We were asked during booking at both places, specifically about an RVIA sticker, on a quick trip through NM a couple weeks ago. That was on the phone before they even saw the rig. Ultimately it's up to the park - if you want to stay in parks, I wouldn't go that route.

Rickyrocket

Coventry,RI

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Posted: 03/19/21 04:38pm Link  |  Quote  |  Print  |  Notify Moderator

I'm looking at a legit safe machine that will last,will gladly take it to be certified if that is possible,I think I could build a better coach than what is sold at RV dealers that wouldn't spend time in the shop for warranty work,I've talked with many owners who have a class A with issues.

Lwiddis

Williams AZ area

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Posted: 03/19/21 04:40pm Link  |  Quote  |  Print  |  Notify Moderator

Whatever you estimate will be your build time, triple it. Whatever you estimate will be your budget, double it. Revisit buying an RV IMO.


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JaxDad

Greater Toronto Area

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Posted: 03/19/21 05:31pm Link  |  Quote  |  Print  |  Notify Moderator

jshupe wrote:

JaxDad wrote:

jshupe wrote:

Lots of campgrounds require RVIA certification. So if you want to stay in campgrounds, you might want to rule a conversion out.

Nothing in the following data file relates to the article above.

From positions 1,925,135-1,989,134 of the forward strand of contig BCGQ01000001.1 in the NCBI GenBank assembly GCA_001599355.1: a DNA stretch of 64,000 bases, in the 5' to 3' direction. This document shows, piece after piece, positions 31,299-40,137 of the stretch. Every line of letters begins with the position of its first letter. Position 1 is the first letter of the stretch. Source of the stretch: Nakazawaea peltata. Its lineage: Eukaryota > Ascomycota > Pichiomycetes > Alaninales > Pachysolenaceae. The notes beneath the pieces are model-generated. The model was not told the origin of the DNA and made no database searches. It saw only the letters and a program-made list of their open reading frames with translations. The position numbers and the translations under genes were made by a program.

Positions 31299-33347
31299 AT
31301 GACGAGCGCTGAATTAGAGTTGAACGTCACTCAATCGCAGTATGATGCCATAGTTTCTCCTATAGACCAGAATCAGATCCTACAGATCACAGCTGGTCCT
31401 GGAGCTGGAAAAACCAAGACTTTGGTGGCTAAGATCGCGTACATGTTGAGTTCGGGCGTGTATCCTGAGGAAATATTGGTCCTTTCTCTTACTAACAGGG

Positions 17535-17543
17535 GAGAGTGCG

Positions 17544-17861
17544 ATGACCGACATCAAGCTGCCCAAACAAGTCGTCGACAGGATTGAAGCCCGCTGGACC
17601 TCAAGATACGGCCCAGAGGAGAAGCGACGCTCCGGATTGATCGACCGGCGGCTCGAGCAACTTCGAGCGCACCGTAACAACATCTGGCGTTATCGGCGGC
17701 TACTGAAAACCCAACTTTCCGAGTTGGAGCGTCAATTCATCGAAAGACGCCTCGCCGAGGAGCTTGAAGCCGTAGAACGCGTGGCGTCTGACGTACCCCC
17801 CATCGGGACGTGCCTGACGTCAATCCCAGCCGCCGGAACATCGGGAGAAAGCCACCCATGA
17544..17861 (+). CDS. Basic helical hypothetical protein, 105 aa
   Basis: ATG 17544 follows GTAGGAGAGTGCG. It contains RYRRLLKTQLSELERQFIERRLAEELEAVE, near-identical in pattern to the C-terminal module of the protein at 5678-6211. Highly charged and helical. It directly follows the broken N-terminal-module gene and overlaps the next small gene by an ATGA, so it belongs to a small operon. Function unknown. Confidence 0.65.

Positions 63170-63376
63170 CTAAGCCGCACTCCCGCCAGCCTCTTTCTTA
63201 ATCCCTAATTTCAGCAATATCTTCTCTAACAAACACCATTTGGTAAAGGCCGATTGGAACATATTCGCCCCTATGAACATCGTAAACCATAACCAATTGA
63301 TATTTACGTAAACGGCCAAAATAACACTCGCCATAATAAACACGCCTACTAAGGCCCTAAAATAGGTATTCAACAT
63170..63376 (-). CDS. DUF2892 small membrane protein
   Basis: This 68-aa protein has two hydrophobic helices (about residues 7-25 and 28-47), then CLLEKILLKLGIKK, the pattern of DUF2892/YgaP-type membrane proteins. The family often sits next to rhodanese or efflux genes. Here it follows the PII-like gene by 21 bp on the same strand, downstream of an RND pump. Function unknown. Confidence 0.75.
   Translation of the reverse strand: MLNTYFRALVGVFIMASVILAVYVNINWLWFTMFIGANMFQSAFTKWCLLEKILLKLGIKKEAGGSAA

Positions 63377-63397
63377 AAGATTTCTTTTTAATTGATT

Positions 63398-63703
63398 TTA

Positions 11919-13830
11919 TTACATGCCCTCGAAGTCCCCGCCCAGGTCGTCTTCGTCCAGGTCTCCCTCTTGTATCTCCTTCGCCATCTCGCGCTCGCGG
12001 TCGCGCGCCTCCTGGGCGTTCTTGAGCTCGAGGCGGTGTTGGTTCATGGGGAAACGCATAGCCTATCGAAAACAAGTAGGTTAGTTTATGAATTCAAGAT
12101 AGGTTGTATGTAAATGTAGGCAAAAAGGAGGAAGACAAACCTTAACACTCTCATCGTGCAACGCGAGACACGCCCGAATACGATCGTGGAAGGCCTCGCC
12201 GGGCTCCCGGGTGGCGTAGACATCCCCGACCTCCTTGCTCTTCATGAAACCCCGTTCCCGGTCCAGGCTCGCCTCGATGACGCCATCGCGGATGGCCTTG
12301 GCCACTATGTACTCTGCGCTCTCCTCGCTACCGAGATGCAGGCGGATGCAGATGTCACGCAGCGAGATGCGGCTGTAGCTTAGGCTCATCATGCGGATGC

As long as you do your research and then construct it properly there’s no problem getting it certified.

BTW, the requirement is NOT RVIA certification, the standard is NFPA spec. Just read the fine print on any RVIA label, it quotes the req’d spec, RVIA are just the certifying body. Kind of like on a S&B home, the building inspector signs off on it, but the building code is the spec. to be met.


A recent stay comes to mind - https://www.trailervillagervpark.com/park-rules
Only RIVA approved units will be allowed in the park. Due to safety reasons no "Homemade" RV's or FEMA trailers will be allowed.

And another - https://www.rt66rvresort.com/rules/
Incoming RV’s, motorhomes and travel trailers must be in good condition and self-contained. Due to the high standard of quality in the RV Resort pop-up trailer, tents, or home constructed units will not be permitted.

We were asked during booking at both places, specifically about an RVIA sticker, on a quick trip through NM a couple weeks ago. That was on the phone before they even saw the rig. Ultimately it's up to the park - if you want to stay in parks, I wouldn't go that route.


This an RVIA seal, read what it says in the center, certified to comply with NFPA 1192.

[image]

DrewE

Vermont

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Posted: 03/19/21 05:31pm Link  |  Quote  |  Print  |  Notify Moderator

Generally speaking, the more upscale the park/campground/resort, the more likely they are to have limitations and restrictions on what sort of RV you can use. A schoolie is likely to be welcomed at state and national parks without a second thought, assuming it's in anything resembling halfway decent condition.

The RVIA is a trade association, and the RVIA seal mostly means that the maker is a member of the association and hence paying dues, etc. It also is a sort of self-certification that they are meeting legal requirements in terms of fire, electric, sanitation, and motor vehicle codes, with some (I suspect very minimal) verification/oversight by the RVIA.

I wonder if parks that require an RVIA seal (specifically) frequently turn away those commercial RVs made by companies that are not RVIA members and hence do not have the seal? Some of them are perfectly decent makers.